LDVideo: Norman Lamb on end of life care

Norman Lamb has announced that the Government will be gradually withdrawing the use of the Liverpool Care Pathway in the NHS in England. The controversial method was developed within the hospice movement but relatives had told of cases when their loved ones were distressed and suffering because of a denial of fluids or nutrition or that the dying had been put on the LCP without family knowledge or consent.

I have heard of cases where people who are still conscious have been denied fluid after being put on the LCP, becoming so thirsty that they are delirious and distressed. That should not happen. Not ever.

After concerns were aired in the media, Norman Lamb asked Rabbi Julia Neuberger to chair an independent review of how the Liverpool Care Pathway was used. It says:

Perfectly preventable problems of communication between clinicians, relatives and carers appear to account for a substantial part of the recent controversy and unhappiness surrounding the LCP.

And concludes:

Many of the problems in the care of the dying highlighted in this report are due to poor understanding among clinicians of existing guidance in care for the dying, and an unwillingness to discuss with patients, their relatives and carers the prospect of death and the clinical uncertainties that accompany it. The Government must therefore ensure that its arms-length bodies collaborate with the clinical professional bodies and other key players in the system, and inject considerable funding into the system, to ensure that guidance on care for the dying is properly understood and acted upon, and tick-box exercises are confined to the waste paper basket for ever.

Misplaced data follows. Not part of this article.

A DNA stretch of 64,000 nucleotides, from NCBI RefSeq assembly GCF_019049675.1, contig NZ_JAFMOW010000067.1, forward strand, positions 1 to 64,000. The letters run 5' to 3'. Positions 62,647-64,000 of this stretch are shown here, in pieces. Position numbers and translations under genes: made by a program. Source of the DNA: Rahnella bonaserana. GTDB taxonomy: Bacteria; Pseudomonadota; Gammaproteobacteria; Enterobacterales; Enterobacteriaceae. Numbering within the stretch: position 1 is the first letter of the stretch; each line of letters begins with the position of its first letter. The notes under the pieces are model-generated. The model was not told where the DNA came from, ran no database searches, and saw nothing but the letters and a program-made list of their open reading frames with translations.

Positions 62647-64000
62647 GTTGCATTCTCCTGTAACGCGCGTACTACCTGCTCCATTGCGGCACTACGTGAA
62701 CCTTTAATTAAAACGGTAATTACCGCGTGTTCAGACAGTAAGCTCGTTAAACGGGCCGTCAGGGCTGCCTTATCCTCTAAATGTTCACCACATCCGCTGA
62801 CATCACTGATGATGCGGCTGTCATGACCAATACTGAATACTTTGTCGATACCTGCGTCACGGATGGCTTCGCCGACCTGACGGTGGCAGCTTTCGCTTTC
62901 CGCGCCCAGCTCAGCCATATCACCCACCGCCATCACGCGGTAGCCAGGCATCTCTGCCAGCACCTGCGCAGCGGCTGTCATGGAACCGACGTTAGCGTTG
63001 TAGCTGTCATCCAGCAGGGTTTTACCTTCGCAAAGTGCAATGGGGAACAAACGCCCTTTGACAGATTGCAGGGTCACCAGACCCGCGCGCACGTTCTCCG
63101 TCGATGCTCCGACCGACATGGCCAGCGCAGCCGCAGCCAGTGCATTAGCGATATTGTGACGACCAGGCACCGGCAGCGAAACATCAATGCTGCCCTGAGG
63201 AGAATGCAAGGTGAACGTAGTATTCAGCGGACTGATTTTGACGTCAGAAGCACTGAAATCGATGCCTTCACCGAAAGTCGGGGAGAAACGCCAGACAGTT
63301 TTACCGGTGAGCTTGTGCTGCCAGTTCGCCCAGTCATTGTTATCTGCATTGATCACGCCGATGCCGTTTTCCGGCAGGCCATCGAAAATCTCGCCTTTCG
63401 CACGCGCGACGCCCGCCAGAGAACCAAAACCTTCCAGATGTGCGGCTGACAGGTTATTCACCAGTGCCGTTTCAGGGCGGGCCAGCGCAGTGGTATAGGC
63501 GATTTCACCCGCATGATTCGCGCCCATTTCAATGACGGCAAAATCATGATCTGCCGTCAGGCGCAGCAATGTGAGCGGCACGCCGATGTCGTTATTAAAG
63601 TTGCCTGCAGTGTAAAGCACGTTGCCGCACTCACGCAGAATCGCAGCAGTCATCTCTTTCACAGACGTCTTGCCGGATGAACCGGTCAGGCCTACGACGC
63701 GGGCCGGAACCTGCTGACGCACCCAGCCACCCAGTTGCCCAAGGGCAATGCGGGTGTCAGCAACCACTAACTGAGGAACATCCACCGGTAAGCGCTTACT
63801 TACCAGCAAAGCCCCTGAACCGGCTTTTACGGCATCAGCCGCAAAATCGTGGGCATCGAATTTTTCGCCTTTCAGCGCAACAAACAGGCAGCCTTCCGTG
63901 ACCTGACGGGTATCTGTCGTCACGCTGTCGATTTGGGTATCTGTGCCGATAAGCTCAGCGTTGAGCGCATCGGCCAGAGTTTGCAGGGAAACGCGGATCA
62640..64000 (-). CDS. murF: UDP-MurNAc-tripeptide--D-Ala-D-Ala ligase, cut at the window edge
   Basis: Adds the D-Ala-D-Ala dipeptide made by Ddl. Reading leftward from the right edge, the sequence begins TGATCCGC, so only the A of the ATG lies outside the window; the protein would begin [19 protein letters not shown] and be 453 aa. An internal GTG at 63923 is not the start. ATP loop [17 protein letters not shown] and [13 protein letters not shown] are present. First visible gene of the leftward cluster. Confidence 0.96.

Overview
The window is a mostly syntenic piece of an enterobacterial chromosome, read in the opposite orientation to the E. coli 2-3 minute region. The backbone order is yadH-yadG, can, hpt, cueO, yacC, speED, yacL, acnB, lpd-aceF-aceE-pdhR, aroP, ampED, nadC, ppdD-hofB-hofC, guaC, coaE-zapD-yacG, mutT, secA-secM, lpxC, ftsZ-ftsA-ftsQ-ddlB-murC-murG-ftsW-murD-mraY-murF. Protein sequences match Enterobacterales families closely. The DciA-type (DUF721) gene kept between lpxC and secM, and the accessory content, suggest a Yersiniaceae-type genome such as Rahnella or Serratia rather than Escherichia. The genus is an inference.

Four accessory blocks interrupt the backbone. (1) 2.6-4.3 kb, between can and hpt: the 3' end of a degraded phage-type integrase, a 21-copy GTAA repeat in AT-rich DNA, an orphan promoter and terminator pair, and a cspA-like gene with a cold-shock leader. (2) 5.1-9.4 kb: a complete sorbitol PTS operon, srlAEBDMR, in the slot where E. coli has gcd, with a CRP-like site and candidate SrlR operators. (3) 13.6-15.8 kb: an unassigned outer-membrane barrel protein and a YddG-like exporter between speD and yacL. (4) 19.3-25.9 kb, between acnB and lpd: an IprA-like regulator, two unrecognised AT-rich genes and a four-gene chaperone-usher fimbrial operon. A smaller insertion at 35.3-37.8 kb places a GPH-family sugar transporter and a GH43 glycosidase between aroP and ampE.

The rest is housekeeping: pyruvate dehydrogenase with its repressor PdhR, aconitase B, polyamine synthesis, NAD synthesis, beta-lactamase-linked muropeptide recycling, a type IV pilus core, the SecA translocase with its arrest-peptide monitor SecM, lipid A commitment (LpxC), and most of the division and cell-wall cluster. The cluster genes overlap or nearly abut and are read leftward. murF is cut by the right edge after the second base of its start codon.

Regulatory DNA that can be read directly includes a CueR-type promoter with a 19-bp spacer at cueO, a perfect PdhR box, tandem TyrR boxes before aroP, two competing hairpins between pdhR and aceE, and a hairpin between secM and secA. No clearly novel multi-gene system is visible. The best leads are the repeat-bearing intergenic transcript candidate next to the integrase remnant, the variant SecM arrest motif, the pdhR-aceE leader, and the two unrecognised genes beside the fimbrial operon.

The review has clearly affected the panel because:
The Review panel feels so strongly about this that it is going to continue to meet at its own expense and volition, to monitor closely what happens next in response to its recommendations.

“As a Liberal Democrat Minister I am completely focused on the need to deliver better care,” Norman Lamb  told the BBC. He said that the LCP itself was a useful tool, but it had not been used properly in some hospitals. He added that the Government would replace it with individual end-of-life care plans within a year. You can see his interview below.

I had been slightly worried that the use of sedation or other ways of making life more comfortable for the dying would end up being severely restricted as a knee-jerk reaction to the media scares around LCP. It does seem, however, that the review panel and Norman Lamb have taken a thoughtful and sensible approach. You would expect a Liberal Democrat to focus on the need to provide the best care for each individual. We are all different, our tolerance to pain, the way we feel symptoms is different. Good end of life care involves developing a plan that will work for the specific  patient and monitoring and adjusting as necessary to ensure their comfort and dignity.

It’s important, though, that nursing staff have the time to adequately monitor and care for their patients and some must improve their communication with relatives. Money can go so far by providing sufficient nurses on over-stretched wards, but the ability to provide instinctive and compassionately responsive care is as much about disposition and attitude as it is about knowledge.

The word “pathway” should be fairly innocuous. Its use in a medical context has in recent times caused fear and worry. Norman Lamb’s announcement will be greatly reassuring to anyone facing the end of their life or that of a relative.

* Caron Lindsay is Editor of Liberal Democrat Voice and blogs at Caron's Musings

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One Comment

  • My dad was put on the LCP and I would want the same for myself. This is Daily Mail kneejerk politics. Clinicians could communicate better than they do but this change has not been thought through.

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